Sat, 20 Mar 1999 16:41:29 -0800
Hitoshi Kitada wrote:
> Yes, it can be seen as one of the standard Kaluza-Klein arguments. My point
> that R^6 is more fundamental than R^4 is in that space and momentum are more
> fundamental than space and time in the point that space configurations
> x=(x_1,x_2,x_3) and momenta p=(p_1,p_2,p_3) are the basic quantities, from
> which one can define time t of the system of particles as a kind of quotients:
> t ~ |x| / |p|
> where |x|, |p| are "approximate" absolute values of quantum mechanical
> quantities x, p, "approximate" being understood as a kind of average of
> quantum mechanical obscure values. Here is a kind of contraction procedure of
> R^6 to R^4 by some compactification of a small region into a point, in the
> expectation that the region would be quite small compared to the classically
> recognizable region. (In some of my papers, I described this "smallness" as an
> uncertainty of time.)
This seems to make perfect sense from the point of view of spatial
clipping. If a spectrum is cropped or windowed, the resulting
time-domain representation for that window is the local time for
that spatial segment. The |x|/|p| is a segment of a spatial spectrum
for points x and associated energy from the p.
I think it must be hard for people to realize that the spectrum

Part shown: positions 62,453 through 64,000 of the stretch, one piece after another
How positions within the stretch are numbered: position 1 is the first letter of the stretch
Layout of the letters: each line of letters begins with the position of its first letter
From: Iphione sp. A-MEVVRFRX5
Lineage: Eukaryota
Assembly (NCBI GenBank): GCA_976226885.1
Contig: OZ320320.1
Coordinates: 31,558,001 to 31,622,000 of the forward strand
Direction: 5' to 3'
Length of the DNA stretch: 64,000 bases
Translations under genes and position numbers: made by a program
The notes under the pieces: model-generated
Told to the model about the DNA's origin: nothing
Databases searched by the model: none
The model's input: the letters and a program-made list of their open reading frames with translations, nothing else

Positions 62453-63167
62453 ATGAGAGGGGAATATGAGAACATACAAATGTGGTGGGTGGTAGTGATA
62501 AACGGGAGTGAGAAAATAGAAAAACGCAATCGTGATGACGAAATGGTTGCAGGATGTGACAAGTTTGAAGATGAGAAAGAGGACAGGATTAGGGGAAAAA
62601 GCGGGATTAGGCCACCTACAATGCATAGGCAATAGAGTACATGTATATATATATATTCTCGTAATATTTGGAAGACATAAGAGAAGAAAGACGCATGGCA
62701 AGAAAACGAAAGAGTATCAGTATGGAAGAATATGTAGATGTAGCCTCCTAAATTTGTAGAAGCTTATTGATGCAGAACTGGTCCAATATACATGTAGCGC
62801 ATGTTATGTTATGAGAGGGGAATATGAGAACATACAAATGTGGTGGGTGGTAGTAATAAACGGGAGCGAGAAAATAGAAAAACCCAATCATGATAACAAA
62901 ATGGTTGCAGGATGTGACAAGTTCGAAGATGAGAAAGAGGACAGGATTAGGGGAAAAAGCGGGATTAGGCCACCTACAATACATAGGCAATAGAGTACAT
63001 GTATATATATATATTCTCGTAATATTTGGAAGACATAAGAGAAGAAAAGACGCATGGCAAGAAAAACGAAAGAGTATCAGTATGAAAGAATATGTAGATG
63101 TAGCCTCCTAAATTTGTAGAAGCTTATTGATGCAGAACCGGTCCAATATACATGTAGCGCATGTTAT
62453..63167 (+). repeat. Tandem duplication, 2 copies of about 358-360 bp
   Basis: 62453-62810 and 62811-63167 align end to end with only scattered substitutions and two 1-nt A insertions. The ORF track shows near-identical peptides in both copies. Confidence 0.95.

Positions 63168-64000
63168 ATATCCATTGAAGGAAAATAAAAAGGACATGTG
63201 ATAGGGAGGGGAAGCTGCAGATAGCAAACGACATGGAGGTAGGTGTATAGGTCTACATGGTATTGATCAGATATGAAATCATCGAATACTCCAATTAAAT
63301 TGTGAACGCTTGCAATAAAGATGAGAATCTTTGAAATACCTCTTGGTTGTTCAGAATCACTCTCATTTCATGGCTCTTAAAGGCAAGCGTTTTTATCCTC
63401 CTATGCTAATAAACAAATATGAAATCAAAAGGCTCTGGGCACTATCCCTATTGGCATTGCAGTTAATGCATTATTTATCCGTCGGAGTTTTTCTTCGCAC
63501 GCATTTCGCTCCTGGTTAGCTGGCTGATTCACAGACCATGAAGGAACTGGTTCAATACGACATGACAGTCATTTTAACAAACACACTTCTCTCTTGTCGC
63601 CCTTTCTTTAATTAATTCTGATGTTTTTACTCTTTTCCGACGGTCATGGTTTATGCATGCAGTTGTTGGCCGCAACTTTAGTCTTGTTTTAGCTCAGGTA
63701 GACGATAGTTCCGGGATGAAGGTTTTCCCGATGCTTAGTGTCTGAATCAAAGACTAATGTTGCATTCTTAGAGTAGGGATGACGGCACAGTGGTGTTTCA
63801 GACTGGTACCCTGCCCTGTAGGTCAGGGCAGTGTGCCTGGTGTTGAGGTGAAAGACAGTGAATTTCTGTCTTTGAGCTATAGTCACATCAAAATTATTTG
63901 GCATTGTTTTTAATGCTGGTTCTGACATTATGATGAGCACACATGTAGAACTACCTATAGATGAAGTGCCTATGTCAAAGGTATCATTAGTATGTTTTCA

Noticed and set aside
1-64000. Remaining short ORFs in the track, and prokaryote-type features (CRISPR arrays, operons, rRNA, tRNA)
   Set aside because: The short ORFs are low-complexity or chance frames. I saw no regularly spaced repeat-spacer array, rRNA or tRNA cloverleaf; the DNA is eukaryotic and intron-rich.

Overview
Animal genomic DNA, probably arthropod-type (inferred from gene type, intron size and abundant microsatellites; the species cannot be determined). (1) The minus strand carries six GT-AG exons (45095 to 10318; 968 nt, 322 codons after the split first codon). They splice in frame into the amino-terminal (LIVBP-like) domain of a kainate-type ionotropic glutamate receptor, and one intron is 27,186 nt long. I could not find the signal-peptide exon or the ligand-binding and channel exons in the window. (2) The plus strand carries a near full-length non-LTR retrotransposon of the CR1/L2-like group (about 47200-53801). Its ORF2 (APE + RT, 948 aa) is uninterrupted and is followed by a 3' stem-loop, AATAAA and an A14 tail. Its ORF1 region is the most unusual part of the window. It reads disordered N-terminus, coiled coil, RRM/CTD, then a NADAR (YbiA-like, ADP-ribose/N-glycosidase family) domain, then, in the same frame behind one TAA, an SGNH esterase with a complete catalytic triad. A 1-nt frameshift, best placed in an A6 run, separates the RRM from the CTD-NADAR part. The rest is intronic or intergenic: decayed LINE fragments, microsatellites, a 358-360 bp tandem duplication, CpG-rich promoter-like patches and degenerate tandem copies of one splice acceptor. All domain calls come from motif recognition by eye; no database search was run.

is not necessarily something parametrized on statistical "frequency"
or temporal "frequency", but is much more general. But I would hesitate
to say this is more "fundemental" than space and time. I would
say it is more "complete".
For example, if I take *any* histogram it has spatial positions (states)
for each magnitude(intensity), which we might map onto with x and p respectively.
Then transforming these into the time domain yeilds a time based
function which might seem like a silly idea if the spectrum is the
intensities of ingredients in breaskfast cereal. But we can do this
mathematically, the rest is a matter of interpretation (Quines'
The spatial "center of mass" of a culture is the window of geographical
positions in which the culture is localized. If a histogram is built
up of relative intensities for particular cultural activities, some
cultures will have more activity in specific activities than others.
If we spatially isolate one culture's spectrum (histogram), it's
"center of mass", from all the other cultures we can obtain a time-domain
function of that activity as separate from all other cultures
(it's local time).
But these histograms are taken to be established "instantaneously"
which is not possible in practise, so seems where the uncertainty
This archive was generated by hypermail 2.0b3 on Sat Oct 16 1999 - 00:29:46 JST